Historians reach deal for Revolutionary War battlefield


PRINCETON, N.J. (AP) — Historical activists on Monday announced an agreement to save a portion of a Revolutionary War battlefield in New Jersey from development.

The Civil War Trust told The Associated Press it has an agreement to buy nearly 15 acres of land across from Princeton Battlefield State Park for $4 million. The group has raised $1.4 million to buy the land from the Institute for Advanced Study and will now begin fundraising for the rest, spokesman Jim Campi said.

The Maxwell’s Field site is where historians believe George Washington’s charge first struck British lines during the Battle of Princeton in January 1777. The land will be donated to the state to become part of the park.

The institute —where Albert Einstein worked — is building faculty housing on the part of the land it is keeping. The institute, which is not affiliated with Princeton University, will replace seven proposed single-family home lots with eight additional townhouses. The deal hinges on approval from the Princeton planning board and Delaware and Raritan Canal Commission.

“This landmark agreement will enable us to preserve one of the defining moments in American history,” said James Lighthizer, president of the Civil War Trust.

The institute donated 32 acres to the state in the 1970s for the development of the park, said spokeswoman Christine Ferrara.

“We are confident that this new plan and partnership will enhance the experience of the park for all who visit,” said Robbert Dijkgraaf, director of the institute.

Supporters of preservation say the tract is one of the most endangered historic sites in the nation, noting it’s where Washington’s successful charge helped raise morale and arguably saved the American Revolution.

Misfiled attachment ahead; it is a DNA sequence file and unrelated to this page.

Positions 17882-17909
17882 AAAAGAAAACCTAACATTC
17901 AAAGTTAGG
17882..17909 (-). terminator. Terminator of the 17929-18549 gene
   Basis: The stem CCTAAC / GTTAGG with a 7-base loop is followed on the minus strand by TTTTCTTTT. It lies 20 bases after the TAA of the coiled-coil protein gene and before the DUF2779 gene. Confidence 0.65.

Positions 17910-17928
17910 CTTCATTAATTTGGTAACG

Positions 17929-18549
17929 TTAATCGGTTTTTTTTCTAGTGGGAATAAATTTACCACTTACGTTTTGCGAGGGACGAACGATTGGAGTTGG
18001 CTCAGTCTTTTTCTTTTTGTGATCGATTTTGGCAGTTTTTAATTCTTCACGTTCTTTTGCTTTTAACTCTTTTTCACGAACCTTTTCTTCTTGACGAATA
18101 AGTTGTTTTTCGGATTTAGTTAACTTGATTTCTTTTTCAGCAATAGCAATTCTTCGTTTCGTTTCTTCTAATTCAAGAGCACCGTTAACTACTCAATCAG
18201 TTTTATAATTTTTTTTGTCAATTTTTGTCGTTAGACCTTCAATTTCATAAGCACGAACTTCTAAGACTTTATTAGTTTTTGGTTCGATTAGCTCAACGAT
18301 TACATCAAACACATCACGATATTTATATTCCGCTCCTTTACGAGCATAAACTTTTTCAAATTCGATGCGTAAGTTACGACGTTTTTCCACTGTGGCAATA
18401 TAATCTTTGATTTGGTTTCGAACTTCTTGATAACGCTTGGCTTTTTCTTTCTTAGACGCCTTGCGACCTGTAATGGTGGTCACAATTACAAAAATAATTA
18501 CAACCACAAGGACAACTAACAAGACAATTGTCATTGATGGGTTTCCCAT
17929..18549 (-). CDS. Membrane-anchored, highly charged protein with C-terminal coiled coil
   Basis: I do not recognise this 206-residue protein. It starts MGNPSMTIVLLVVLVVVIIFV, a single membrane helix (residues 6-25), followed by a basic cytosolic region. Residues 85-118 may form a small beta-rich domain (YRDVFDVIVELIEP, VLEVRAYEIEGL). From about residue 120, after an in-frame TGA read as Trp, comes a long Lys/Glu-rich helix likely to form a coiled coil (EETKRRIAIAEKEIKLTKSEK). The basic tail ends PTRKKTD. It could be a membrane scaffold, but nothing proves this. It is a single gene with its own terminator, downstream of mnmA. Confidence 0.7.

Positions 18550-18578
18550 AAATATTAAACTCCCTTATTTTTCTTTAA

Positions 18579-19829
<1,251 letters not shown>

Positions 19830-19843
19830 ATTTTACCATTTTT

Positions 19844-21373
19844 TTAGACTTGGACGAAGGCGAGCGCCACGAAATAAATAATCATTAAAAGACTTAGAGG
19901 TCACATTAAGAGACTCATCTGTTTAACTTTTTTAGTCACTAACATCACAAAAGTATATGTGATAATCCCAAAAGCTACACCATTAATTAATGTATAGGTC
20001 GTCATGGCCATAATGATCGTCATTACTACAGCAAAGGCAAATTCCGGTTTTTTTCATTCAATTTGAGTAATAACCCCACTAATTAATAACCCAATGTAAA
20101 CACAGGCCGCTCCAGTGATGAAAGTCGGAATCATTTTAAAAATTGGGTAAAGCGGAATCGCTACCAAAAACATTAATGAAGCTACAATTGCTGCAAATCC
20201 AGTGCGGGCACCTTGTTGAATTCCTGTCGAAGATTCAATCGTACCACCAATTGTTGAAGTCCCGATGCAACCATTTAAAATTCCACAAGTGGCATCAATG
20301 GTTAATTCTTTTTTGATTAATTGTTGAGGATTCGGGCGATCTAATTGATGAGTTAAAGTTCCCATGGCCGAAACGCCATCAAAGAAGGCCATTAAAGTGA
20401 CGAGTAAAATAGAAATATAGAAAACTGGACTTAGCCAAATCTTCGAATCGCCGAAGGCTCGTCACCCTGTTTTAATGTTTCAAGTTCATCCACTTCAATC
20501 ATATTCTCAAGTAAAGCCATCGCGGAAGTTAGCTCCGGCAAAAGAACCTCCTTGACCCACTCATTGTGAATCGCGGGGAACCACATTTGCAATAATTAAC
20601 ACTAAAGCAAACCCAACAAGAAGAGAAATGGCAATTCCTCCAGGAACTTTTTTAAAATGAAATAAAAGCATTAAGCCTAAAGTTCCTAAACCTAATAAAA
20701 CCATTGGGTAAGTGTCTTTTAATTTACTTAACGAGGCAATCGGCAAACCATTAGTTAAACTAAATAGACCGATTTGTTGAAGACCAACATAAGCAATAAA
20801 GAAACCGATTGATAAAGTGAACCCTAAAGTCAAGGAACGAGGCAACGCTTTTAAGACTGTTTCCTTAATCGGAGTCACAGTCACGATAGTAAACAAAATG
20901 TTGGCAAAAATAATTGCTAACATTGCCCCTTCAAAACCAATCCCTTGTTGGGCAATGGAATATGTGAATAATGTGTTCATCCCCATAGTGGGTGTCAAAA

Roger Williams, secretary of the Princeton Battlefield Society, said that the compromise gives the group and historians the ability to “interpret the battle to be able to give a sense of what happened on this land.”

“We have to be practical preservationists here,” he said. “The land on which they are building was land on which troops marched, but you know what, so was the institute. There were other parts of Princeton where major action took place.”

Federal officials long assumed that battlefield sites in private hands would keep their agriculture use, as no one envisioned the rampant growth that followed World War II. In the decades before that, battlefield preservation mostly focused on preserving small parcels around monuments and battlefield features such as fortifications and earthworks.

Experts also note that Revolutionary War battlefield sites were not well documented, so researchers still are learning about the size and extent of these sites.

Bruce Afran, the attorney for the Princeton Battlefield Society, said archaeological surveys show both British and American artillery shells scattered at the site in a pattern that shows the American advance and British retreat.